Whatever the cause for the poor turn-out, the launch was convivial, with plenty of humour about poets becoming members of the Warren, etc, and much joy in language used with precision and passion. I was glad I’d struggled up from my sickbed to put a bum on a seat and at least half a mind into the room.

As a segue, I’ll mention that at least one of the speakers mentioned their students, and one poet explained that she wasn’t reading her poem from the Rabbit because it was too much a ‘page poem’.

1lcThe next night’s launch was a completely different affair. The Last Conversation is an anthology of poems that have been read at the Bankstown Poetry Slam – that is, a collection of spoken word pieces attempting the transition to page poems under the guidance of slam co-founder and anthology editor Ahmad Al Rady.

The monthly Bankstown Poetry Slam has grown in the year of its existence into the biggest slam in Australia. I’ve never managed to get there, and if last night’s event is any indication of the nature of the experience, I’m missing out on something excellent. Ahmad Al Rady and his co-founder Sara Mansour were fabulous MCs – charming, witty, self deprecating and lavish in their appreciation of others. As many as 10 poets performed: a militant hymn to Gandhi and Mandela (timely, though obviously the poem was first performed when Mandela was still alive); cries from the heart from young men against violence against women; a disturbing piece about cutting into flesh after which the poet reassured us that she was not a serial killer or self-harmer but a surgeon; a passionate piece about the detention of asylum seekers; two sisters mining the rich field of sibling rivalry and sibling support.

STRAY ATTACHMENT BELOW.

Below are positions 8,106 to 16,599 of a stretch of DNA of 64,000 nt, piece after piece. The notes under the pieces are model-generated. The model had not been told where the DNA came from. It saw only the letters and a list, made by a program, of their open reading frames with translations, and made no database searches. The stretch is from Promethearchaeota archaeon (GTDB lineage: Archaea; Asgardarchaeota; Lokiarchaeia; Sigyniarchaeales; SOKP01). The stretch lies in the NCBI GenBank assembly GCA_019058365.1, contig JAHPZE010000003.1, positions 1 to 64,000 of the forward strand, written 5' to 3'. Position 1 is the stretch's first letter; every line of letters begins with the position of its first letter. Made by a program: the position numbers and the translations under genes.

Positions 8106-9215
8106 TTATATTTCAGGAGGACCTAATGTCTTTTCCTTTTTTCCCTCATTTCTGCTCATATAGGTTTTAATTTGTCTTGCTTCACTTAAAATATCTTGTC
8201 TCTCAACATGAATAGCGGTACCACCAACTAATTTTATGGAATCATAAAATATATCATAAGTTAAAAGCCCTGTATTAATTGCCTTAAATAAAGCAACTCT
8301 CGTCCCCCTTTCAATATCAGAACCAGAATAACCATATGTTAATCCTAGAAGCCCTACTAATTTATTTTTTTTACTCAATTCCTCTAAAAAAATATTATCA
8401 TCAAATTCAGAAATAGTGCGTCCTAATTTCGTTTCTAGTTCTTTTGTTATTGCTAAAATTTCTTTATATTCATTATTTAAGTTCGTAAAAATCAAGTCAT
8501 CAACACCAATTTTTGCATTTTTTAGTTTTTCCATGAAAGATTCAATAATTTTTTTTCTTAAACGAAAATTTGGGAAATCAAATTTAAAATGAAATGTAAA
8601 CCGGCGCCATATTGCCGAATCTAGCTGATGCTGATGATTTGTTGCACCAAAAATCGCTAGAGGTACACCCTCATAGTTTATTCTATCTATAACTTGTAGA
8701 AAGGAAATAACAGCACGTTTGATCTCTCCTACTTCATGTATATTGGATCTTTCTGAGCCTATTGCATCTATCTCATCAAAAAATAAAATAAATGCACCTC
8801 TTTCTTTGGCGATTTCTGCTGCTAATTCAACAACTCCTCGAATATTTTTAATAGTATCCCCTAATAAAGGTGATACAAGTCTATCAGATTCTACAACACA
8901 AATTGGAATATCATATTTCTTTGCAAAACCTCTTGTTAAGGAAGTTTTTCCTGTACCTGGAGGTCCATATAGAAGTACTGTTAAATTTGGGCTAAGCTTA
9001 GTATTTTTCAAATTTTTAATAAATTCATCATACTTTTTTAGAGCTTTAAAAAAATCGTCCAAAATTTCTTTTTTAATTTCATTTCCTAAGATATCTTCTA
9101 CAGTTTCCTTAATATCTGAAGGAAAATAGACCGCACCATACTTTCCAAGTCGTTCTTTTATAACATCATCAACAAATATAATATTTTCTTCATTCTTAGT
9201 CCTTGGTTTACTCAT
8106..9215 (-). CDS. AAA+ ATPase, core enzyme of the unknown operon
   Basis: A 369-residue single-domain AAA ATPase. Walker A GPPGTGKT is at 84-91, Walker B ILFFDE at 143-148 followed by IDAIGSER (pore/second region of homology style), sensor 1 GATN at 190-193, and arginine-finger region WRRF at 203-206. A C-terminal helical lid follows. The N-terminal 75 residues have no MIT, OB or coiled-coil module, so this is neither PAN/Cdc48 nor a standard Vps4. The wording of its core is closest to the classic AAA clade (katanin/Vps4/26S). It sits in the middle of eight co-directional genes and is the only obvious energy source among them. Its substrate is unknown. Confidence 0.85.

The theatre at Bankstown Arts Centre was full to capacity,mainly with young people dressed in their best, as if for graduation. The audience whooped, cheered and (during the readings) clicked. It was a huge, enthusiastic celebration not just of the slam and each other, it seemed to me, but of what can happen when language is unleashed. At the start of the evening, Sara Mansour described how the Bankstown slam had started. It was laziness. She and Ahmad were tired of driving all the way into the city for poetry slams. Bankstown needs its own slam, they thought, and hunted around until Tim Carroll, the generous and welcoming CEO of BYDS (Bankstown Youth Development Services) gave them a home. At the end of their first year, she said, she realises they were wrong on two fronts: running a slam in Bankstown was a lot more work than driving into the city once a month; and Bankstown didn’t need a poetry slam – poetry needed Bankstown.

(By way of full disclosure: I played a small consultative role in the editing of the anthology.)

Added later: This snap I took with my phone at the end of the evening shows something of the mood. These are the poets who read plus some others who are in the book.

last conversation

Freebies

Arthur Dean, The brigadier’s horse and other poems from the western front (Stephen Whiteside 2010)
Michael Mohammed Ahmad (Editor), Violence: Westside Jr Vol 2 (Bankstown Youth Development Service 2010)

My initial reason for doing a combined blog entry about these two books – a very slim vol of verse written by the publisher’s grandfather and a glossy publication showcasing writing by young refugees in Western Sydney – was the accident of their both arriving in my letterbox last week. (Even a blog as modest and marginal as mine occasionally cops a freebie.) On reflection, yoking them together is a long way from meaningless.